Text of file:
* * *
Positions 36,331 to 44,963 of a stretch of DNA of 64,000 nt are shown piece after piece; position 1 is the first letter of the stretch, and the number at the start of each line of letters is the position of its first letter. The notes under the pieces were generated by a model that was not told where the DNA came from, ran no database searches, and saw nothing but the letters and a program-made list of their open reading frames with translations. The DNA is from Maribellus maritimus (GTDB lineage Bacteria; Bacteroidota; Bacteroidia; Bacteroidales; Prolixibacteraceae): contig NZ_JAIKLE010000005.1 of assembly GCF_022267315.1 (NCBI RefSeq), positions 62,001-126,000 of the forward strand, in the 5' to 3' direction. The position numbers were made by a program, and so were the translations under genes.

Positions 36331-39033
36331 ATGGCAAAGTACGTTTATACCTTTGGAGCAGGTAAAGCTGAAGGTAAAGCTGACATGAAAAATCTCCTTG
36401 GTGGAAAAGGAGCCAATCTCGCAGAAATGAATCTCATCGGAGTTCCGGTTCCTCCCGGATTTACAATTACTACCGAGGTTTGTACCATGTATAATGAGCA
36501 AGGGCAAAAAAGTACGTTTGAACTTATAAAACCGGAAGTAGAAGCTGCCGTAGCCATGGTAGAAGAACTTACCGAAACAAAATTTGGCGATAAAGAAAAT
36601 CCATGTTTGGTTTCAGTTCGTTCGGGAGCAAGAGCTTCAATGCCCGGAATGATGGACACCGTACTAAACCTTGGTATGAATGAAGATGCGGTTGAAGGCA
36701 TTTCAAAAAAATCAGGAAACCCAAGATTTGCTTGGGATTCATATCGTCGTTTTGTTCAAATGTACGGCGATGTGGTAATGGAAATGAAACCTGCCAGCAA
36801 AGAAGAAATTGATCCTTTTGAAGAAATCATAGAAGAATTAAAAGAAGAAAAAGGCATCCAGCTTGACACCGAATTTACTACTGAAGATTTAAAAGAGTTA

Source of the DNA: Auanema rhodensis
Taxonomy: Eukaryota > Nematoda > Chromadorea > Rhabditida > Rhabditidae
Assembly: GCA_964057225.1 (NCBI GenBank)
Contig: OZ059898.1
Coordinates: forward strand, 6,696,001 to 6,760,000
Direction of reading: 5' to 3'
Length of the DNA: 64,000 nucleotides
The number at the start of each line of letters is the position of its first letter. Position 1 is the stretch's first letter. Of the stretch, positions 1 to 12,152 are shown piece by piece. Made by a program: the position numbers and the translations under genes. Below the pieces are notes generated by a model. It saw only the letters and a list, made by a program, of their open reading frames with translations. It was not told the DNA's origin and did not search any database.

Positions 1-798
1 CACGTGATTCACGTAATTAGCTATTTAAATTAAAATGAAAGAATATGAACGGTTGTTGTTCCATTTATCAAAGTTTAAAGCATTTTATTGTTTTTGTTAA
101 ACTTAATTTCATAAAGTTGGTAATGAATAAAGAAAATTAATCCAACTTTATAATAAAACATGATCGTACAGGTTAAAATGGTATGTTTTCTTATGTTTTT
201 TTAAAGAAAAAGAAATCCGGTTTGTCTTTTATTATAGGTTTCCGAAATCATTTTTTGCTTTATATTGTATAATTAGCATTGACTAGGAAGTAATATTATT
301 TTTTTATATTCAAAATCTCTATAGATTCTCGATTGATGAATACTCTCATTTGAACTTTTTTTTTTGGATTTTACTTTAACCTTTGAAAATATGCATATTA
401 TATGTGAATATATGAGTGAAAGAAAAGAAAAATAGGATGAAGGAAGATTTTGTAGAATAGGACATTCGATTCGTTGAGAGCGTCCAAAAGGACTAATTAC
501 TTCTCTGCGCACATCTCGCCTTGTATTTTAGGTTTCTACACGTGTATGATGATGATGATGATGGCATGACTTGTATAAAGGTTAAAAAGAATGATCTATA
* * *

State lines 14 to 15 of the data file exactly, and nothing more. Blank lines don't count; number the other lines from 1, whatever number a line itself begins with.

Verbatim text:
Direction of reading: 5' to 3'
Length of the DNA: 64,000 nucleotides